I have a sneaking suspicion that most of us give less than we think and spend more than we realize. When you scrutinize a budget it’s amazing how the numbers sometimes tell a completely different story than you would think.

Compare the money spent at the following places any given month versus how much you give to support the work of Jesus Christ:

Restaurants, Coffee, and Soda – Tithes and Offerings = Whether or not I prioritize eating out over the House of God

Movie Theaters, Netflix, Red Box, Gamefly, DVDs/CDs – Tithes and Offerings = Whether or not I prioritize entertainment over the mission of Jesus Christ

Shoes, Shirts, Jeans, and Accessories – Tithes/Offerings = Whether or not I prioritize how I look over the kingdom of God.

Most of us would proudly quote the scripture about seeking God’s kingdom first, and all of these other things would be added to us, but I wonder if our budget would confirm this. The point of this blog isn’t that all of these “other things” are to be avoided. It’s to ask the question are these things “added” after we have sought the kingdom of God first, or are the “other things” taking priority in our lives?

Now add up the money spent at:

Restaurants, Coffee Shops, Soda’s purchased at Convenience Stores, Movie Theaters, Netflix, Redbox, Gamefly, DVDs/CDs, Shoes, Shirts, Jeans, and Accessories

Compare to:

Tithes and Offerings

Still think you can’t afford to give?

I’m Insecure about My Insecurities (This title probably isn’t any good)

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I’m so insecure, I am insecure about writing a blog about insecurity. Over the years I’ve learned to mask my insecurity with humor. At my church, CoastLife Church, I even have developed a humorous persona of being overly confident in my speaking abilities. It usually generates a lot of laughs when I refer to what an incredible preacher I am. I often mention my rugged sex appeal for good measure.

I’m not for sure what generated the insecurities in my life. I had a great childhood and a wonderful family. My family never talked down to me or attempted to make me feel inferior. However, I was extremely shy as a kid and I am by nature an introvert. The shyness and the introverted nature grew to almost paralyzing insecurity. It’s cost me in my life. People that I could have built relationships with, but the insecurity said don’t call them they don’t want to hear from you. Other opportunities get passed by because of the negativity and doubt that cause you not to take action.

It has always been a personal and private battle for me. It was only personal until the point that my church began to grow. The growth of my dreams and vision were quickly met by the saboteur of my own insecurities. Those same paralyzing insecurities began to arise to cause me not to trust people, not to trust myself, and began plaguing me with negativity and doubt. Causing me to feel like I was in over my head, that I was in way above my ability, and that everything I had worked hard for would suddenly be swept out from under me. At that point I decided that it would no longer be personal and private. There is to much at stake for me to allow my own insecurities to be the limiting factor of the growth of a church of Jesus Christ. I am a good enough preacher and sexy enough to know that unchecked insecurity will limit what God can do in me and through me.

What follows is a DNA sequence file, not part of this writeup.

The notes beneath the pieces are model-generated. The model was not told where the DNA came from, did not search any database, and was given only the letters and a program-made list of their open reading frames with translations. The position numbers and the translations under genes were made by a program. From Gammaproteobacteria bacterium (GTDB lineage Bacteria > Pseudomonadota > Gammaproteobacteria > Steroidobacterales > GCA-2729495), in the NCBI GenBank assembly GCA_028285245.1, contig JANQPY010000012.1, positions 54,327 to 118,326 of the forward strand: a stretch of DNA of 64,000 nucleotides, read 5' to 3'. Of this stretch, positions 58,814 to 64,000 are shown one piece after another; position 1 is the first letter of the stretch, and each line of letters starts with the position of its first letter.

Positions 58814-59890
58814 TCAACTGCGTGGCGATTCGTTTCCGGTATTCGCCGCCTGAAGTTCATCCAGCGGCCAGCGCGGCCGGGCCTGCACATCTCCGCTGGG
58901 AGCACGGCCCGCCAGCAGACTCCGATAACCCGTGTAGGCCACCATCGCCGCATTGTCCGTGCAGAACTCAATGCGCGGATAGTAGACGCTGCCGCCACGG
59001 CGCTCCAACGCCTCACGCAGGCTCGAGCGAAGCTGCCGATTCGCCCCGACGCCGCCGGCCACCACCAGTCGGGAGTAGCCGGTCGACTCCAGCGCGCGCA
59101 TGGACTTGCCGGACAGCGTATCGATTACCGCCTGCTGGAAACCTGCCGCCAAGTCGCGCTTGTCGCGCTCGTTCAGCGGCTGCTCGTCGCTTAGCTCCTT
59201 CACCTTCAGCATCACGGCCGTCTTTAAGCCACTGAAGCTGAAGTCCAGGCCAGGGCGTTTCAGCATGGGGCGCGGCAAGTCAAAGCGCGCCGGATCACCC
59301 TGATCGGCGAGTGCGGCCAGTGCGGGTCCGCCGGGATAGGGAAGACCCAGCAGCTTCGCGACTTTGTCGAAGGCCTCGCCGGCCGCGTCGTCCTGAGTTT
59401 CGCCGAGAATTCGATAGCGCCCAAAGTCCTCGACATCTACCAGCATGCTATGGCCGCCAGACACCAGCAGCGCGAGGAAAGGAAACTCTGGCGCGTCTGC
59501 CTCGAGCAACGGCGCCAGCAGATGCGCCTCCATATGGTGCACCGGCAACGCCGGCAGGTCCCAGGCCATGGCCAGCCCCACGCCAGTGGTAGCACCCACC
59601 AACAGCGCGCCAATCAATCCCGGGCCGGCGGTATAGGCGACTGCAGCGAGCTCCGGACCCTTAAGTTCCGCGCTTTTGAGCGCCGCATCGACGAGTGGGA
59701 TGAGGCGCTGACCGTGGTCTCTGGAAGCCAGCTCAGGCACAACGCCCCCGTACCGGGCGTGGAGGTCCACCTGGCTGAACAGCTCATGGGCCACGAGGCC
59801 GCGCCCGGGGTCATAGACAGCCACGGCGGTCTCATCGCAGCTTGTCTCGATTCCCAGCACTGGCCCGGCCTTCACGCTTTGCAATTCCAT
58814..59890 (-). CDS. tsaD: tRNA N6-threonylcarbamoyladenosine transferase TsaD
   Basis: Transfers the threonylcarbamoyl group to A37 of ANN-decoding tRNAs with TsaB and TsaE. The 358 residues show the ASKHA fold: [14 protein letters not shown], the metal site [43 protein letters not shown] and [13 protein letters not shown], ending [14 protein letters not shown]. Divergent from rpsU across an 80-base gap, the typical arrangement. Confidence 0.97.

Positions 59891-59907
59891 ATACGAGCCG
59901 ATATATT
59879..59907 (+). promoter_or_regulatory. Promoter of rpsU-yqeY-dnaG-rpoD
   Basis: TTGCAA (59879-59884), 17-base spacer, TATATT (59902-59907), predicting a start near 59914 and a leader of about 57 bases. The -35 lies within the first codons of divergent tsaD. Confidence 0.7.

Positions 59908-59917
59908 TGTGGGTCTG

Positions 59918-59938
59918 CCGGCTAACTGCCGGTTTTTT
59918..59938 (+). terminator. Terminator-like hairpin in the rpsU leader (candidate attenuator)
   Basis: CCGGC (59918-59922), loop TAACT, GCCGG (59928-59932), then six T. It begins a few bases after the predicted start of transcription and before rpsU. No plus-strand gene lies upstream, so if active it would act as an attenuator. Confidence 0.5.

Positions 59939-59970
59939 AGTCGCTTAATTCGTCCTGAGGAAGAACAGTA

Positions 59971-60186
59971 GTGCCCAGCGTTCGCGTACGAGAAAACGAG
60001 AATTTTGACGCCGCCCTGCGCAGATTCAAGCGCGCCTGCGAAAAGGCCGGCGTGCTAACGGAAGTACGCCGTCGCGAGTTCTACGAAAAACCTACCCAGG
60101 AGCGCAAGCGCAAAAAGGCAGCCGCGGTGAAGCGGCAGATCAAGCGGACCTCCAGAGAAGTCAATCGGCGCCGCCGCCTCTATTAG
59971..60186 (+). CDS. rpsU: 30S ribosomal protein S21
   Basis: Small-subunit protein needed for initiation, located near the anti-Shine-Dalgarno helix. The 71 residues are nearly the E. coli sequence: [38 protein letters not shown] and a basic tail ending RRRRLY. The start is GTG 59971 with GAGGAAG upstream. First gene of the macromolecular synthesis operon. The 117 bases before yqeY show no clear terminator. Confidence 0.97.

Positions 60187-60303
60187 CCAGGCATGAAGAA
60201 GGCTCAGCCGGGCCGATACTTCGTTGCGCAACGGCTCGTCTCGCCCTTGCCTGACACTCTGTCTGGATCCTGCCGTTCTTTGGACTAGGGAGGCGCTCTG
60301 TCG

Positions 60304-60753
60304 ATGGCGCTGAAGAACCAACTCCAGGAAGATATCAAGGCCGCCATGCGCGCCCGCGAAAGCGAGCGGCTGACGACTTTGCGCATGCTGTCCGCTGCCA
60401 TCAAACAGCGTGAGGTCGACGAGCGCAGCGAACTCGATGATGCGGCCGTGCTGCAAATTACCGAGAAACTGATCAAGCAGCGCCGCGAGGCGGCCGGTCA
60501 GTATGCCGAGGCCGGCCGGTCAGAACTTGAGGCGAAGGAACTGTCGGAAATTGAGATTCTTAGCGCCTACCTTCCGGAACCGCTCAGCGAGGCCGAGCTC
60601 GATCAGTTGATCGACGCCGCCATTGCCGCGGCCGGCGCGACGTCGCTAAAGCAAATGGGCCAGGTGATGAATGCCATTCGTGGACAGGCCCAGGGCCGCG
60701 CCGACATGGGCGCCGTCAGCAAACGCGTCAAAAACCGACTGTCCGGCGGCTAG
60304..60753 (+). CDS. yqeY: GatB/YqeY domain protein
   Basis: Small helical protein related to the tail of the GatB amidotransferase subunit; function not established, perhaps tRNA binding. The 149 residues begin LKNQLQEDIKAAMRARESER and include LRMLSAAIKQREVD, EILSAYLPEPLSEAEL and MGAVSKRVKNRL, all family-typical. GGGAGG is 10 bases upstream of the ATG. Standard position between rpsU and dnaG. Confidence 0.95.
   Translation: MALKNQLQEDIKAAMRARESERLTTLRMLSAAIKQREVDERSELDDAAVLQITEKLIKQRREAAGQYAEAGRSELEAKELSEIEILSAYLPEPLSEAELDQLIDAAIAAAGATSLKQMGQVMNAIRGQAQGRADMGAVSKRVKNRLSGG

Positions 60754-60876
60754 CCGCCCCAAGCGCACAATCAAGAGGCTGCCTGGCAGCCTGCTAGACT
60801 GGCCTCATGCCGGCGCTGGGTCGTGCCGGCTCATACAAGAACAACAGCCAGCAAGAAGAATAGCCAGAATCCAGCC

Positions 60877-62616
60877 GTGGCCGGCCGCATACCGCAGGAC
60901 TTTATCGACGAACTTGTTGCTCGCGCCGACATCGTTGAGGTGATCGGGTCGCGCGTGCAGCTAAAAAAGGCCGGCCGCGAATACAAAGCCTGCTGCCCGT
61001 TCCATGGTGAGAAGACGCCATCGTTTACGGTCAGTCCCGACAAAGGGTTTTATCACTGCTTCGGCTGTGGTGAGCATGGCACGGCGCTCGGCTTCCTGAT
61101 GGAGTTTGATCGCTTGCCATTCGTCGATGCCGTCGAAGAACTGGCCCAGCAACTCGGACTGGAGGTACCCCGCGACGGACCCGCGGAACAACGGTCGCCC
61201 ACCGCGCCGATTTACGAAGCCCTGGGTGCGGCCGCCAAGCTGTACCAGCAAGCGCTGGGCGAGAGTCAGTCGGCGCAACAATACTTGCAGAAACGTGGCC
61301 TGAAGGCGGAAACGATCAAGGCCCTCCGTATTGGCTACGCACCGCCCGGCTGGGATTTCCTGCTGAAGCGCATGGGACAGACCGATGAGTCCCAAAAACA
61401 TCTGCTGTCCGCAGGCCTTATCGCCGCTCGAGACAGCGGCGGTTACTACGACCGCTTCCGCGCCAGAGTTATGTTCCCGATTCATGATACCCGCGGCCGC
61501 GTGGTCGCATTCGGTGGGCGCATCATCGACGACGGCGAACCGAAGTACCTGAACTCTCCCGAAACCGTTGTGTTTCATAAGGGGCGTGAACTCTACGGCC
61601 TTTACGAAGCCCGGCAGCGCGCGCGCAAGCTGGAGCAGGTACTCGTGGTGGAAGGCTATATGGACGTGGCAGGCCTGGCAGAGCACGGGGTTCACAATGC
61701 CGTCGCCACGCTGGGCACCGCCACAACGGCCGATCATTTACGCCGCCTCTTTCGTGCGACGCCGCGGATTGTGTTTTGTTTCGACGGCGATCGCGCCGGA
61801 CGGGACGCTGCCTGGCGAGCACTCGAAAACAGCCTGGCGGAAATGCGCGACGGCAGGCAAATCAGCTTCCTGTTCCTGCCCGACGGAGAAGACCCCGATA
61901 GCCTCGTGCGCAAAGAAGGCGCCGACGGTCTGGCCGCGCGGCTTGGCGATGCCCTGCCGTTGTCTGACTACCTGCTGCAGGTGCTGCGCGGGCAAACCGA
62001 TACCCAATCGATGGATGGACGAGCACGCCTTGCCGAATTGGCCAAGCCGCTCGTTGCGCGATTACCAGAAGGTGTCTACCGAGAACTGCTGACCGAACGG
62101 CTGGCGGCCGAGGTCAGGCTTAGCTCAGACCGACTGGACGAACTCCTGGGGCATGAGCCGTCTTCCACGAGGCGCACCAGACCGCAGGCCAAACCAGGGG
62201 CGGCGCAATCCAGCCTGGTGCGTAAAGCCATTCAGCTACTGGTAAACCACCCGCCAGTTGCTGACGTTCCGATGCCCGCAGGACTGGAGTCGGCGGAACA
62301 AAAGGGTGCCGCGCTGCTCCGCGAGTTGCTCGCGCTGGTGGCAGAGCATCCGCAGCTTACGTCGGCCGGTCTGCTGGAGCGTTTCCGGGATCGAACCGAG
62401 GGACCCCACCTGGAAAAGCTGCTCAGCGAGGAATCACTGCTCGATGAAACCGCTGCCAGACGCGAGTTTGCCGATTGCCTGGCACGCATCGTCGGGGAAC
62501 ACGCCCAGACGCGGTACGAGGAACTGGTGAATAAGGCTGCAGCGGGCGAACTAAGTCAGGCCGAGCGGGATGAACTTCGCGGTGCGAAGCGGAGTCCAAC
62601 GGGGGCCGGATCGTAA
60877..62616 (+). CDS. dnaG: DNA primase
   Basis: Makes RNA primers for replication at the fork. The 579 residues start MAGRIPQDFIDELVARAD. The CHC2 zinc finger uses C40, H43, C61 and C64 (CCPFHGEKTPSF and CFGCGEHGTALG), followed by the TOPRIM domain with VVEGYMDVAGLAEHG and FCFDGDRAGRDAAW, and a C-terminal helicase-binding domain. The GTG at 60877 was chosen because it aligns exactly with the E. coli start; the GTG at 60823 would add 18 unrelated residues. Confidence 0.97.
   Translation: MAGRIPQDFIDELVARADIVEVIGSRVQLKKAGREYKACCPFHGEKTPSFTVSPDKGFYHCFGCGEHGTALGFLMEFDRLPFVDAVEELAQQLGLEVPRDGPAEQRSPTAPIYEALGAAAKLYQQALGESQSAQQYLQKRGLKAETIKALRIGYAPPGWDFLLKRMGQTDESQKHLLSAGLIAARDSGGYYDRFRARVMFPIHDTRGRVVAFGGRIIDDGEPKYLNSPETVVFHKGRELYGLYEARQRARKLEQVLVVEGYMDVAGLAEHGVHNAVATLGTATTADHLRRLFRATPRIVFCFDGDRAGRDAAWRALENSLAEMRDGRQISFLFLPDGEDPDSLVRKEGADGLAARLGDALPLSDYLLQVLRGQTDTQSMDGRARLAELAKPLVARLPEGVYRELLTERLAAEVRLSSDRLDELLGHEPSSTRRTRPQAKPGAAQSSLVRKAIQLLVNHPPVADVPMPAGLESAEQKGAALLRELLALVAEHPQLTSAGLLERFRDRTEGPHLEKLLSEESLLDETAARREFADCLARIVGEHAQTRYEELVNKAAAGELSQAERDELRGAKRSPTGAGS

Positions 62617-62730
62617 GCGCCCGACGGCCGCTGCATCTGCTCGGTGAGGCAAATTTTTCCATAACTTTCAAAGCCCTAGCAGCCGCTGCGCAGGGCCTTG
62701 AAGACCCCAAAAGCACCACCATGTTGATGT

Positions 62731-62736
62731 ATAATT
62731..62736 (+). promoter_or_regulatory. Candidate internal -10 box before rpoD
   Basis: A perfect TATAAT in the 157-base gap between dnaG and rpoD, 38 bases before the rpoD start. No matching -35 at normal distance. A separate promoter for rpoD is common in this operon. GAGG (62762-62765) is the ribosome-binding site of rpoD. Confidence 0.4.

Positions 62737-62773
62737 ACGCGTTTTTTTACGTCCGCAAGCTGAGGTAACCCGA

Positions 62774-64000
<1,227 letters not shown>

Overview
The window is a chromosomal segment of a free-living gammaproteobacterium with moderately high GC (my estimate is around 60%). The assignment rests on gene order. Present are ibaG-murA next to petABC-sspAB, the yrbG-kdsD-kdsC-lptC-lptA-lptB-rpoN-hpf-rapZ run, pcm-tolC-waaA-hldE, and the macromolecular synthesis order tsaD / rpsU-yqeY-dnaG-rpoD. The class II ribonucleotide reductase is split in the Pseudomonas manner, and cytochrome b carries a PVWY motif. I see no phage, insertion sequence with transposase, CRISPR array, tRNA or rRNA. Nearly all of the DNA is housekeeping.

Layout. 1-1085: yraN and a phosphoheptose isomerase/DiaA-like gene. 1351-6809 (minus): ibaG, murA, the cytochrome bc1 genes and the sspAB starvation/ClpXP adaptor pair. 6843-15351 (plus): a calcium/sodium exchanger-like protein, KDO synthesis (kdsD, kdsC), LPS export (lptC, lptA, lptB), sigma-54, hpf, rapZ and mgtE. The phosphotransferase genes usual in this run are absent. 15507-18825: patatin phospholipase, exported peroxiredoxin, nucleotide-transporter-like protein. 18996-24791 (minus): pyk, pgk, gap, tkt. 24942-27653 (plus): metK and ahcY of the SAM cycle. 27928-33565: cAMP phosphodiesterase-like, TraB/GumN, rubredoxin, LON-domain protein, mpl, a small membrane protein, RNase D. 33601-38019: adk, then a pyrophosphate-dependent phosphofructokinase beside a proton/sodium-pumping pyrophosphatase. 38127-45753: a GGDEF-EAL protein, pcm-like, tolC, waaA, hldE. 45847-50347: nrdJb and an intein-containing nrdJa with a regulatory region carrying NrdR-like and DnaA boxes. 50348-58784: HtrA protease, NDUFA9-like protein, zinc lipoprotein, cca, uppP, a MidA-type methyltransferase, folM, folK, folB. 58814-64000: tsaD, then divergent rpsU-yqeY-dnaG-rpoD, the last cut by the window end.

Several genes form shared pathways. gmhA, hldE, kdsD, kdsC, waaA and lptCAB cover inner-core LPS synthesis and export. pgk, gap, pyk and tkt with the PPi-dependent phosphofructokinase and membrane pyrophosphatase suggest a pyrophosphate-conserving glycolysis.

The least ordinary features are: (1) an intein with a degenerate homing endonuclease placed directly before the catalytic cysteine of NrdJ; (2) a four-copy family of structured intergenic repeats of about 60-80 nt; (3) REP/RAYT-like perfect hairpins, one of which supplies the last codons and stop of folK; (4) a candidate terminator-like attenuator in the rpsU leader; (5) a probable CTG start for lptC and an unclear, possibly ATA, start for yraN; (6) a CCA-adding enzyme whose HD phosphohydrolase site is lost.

Insecurity in its simplest form is the enemy of faith and trust. God cannot work in our lives while we are filled with “insecurity,” which is really translated as doubt, worry, and distrust of the goodness of God. Here are 3 things that I have been doing to help overcome insecurity and be what God has called me to be:

1. Do Battle: Challenge every thought no matter how small. Spiritual warfare isn’t as much about weird people in prayer rooms as it is about mind renewal. Paul said spiritual warfare was taking every thought captive and submitting obedient to Christ. Do battle, take every negative thought captive and renew it with the Word of God.

2. Isolate Your Insecurity: I have found the more I hang around insecure people the more I become insecure. Insecurity breeds insecurity. When I hang around secure and confident people I feed off of their confidence. We tend to gravitate toward people who are like us. This doesn’t work if you are battling insecurity. Being drawn to insecure people will only feed the beast of your insecurities. Be intentional about surrounding yourself, no matter how uncomfortable it may feel at first, with people who can encourage you to grow in confidence.

3. Grow in Faith: Insecurity happens when I put more trust in myself than I do in God. If my faith is in myself then I have a good reason to be insecure. I know me and I don’t inspire a lot of trust in myself. However, when I place my faith in God, He is faithful and trustworthy. If I can grow in my understanding of the goodness of God, His love for me, and His plans for me it begins to build my faith. I personally have been listening to more preaching than I ever have in my 36 years. I constantly need to be challenged by the Word of God in order to grow in my faith and be all that God has called me to be.